That Iran has banned the printing and production of material relating to Valentines Day made me laugh. Say hello to a boom in Valentine Day merchandise, Iran, just as the sudden flooding of the markets with red heart shaped merchandise in Pakistan, come February. Not that Valentines Day is banned here, but the disapproval on some faces is almost as effective.
We have to realise that banning things only makes them infinitely more alluring. Remember the Satanic Verses? Even those who did not read much managed to obtain a copy, and no person with any intellectual aspirations admitted to anything but finding it most interesting, my dear.
The West makes Hallmark productions out of things: This day, that day, Secretarys Day, and now the hype around the eight legged Psychic, Paul. Apparently theyre going to erect a statue to the octopod, and display his ashes too. Thats the 21st century, they eat curry, we do red stuff on Valentines Day.
Are there not issues enough to be dealt with in Pakistan that we must raise brouhaha about this book, or that website, or even (which is not trivial at all) kill people because of their beliefs or statements? Surely living up to a certain set of values or principles in oneself makes them more respect worthy by example, than trying to bludgeon them into others by means of force or violence?
Its bizarre mentioning the ultimate price paid by Salmaan Taseer in the same story as Paul the octopus, only I think it is something he would have greatly appreciated himself…but, killing Salmaan Taseer has only served to make his worst critics sympathise with him, and appreciate his bravery in the face of threats to his life. Similarly, the other Salman, Mr Rushdie, would not have had such a runway best seller on his hands, including film appearances and interviews, had not his book been shot at as well.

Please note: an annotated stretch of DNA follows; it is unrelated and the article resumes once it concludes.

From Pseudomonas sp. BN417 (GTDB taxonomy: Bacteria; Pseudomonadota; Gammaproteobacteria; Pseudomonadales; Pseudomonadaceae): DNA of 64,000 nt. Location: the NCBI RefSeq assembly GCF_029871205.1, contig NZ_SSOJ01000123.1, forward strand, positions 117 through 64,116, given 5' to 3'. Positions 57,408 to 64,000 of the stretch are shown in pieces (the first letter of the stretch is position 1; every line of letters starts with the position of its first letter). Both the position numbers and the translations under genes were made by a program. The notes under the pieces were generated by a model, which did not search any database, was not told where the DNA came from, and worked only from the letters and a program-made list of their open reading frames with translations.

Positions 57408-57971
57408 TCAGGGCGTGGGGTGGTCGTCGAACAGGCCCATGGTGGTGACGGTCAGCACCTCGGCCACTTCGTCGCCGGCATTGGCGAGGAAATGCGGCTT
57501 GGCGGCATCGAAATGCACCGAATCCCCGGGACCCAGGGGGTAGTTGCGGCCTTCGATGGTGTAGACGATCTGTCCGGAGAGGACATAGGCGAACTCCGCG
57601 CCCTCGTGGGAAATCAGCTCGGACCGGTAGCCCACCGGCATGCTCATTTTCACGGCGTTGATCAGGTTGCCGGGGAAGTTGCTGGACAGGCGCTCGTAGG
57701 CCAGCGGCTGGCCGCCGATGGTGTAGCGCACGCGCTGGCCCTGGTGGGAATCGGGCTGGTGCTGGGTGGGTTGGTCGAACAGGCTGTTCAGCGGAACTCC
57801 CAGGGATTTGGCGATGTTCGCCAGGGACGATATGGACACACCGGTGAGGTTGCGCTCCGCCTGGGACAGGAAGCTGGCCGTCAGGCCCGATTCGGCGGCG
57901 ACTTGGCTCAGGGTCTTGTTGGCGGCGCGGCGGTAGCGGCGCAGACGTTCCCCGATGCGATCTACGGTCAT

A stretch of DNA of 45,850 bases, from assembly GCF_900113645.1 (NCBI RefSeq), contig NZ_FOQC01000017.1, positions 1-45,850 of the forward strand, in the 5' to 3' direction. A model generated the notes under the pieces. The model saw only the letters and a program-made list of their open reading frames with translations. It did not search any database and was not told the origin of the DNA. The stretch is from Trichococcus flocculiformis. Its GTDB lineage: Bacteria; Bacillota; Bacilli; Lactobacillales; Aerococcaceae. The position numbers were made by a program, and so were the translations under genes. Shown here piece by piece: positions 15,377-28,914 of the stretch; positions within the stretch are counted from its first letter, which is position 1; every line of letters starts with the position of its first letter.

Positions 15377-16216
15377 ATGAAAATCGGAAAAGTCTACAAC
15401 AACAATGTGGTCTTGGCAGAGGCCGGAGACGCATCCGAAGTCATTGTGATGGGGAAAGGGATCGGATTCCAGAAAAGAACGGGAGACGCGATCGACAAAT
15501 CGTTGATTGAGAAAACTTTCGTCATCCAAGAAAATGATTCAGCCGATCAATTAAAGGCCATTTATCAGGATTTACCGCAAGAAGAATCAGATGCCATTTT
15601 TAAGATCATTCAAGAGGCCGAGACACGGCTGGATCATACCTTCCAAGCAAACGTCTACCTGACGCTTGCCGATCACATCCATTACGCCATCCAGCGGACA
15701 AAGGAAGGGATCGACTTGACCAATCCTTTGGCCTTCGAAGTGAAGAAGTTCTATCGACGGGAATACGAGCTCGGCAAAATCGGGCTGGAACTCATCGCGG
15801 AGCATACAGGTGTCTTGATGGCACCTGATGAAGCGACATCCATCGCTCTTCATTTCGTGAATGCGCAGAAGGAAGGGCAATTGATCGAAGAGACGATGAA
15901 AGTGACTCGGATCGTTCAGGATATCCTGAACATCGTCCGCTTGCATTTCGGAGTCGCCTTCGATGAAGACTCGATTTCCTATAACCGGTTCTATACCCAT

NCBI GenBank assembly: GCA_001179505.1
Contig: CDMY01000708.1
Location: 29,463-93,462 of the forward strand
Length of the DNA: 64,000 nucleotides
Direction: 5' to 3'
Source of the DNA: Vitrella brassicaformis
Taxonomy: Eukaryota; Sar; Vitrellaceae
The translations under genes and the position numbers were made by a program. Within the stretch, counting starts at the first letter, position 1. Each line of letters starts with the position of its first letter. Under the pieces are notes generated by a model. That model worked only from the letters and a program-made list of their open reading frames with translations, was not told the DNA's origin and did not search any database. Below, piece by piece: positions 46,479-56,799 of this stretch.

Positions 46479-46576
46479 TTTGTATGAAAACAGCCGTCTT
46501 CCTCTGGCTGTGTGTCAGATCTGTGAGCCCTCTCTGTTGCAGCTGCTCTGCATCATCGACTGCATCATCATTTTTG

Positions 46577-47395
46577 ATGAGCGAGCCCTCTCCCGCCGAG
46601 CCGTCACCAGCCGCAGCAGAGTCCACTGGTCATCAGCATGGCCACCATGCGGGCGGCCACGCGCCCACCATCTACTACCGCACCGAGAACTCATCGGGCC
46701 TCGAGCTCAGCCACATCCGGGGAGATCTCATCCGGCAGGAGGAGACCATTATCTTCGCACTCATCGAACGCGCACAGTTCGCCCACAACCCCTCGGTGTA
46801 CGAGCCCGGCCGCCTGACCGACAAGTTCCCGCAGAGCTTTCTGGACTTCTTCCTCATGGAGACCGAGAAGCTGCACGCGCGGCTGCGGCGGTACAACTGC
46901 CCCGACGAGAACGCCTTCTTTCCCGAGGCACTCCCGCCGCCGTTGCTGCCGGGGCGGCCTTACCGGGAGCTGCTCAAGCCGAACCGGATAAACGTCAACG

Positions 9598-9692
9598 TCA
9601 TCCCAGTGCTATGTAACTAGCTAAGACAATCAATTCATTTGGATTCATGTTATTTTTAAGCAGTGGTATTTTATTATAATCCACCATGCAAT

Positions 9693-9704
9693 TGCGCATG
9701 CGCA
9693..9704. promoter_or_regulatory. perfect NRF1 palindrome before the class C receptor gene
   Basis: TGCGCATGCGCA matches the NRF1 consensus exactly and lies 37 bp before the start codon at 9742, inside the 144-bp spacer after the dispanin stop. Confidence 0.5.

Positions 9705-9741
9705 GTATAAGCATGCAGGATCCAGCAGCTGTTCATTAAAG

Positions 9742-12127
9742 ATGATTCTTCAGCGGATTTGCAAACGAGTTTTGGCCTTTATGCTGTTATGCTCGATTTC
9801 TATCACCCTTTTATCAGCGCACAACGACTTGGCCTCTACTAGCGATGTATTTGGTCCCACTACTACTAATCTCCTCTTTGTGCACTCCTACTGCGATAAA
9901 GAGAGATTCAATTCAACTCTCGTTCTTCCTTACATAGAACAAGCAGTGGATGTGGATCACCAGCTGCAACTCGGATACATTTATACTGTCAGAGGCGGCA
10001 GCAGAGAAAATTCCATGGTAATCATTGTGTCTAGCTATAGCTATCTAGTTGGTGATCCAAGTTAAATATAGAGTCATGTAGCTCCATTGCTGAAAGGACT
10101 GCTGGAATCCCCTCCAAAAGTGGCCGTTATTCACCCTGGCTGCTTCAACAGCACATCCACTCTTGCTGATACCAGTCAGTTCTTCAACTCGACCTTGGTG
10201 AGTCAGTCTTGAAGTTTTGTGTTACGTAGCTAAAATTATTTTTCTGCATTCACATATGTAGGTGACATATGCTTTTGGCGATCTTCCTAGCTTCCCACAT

There are ways to deal with distasteful issues. One is to ban them, which rarely works. When websites were shut down during the Danish cartoon fiasco, every man and his grandmother had ways of accessing them. The other is to discuss and argue for/against the issue, and allow the matter to be settled on the basis of may the best argument win. The third is the method were good at, ignoring the issue, other than banning it of course.
And thus, the majority of the population of Pakistan, poverty, illiteracy et al, since it cannot be banned, is ignored, possibly in the hope that it will go away.
The people of Pakistan require schools. A news item in a newspaper a month ago reports that the government of Sindh has decided to close down 1,100 government schools in the province because they have proved to be non viable and to use their buildings for some better purpose. What better purpose? Dividing them into plots to be distributed among the provincial assembly?
The people of Pakistan need to be fed. So on the 8th of January 2011 there is another news item in an English daily about how food prices have soared by approximately 100 percent. With the common man in Pakistan unable to afford food, onions and potatoes are being exported. What else would you have them do? Allow the food to rot if no one buys it here?
Its also interesting to see how the government uses its (non-existent) funds. They dole out Rs 330 million in development funds to eleven independent MNAs from FATA, and then asks them to identify and work out details of public welfare projects. Has it been that hard to identify what to do for the welfare of this public? Or is the public maybe invisible?
Meantime, what does the PM Mr Gilani, and I quote from a story on the 4th of January, Pakistan Today: Saving his government PM running from pillar to post which goes on to say that …. the prime minister could not touch any other issue except seeking the PML(N)s support for the survival of his government.
Vachel Lindsay was a poet who said, You cant crush ideas by suppressing them. You can only crush them by ignoring them.
Unfortunately the same applies to people, unless of course they crush you first.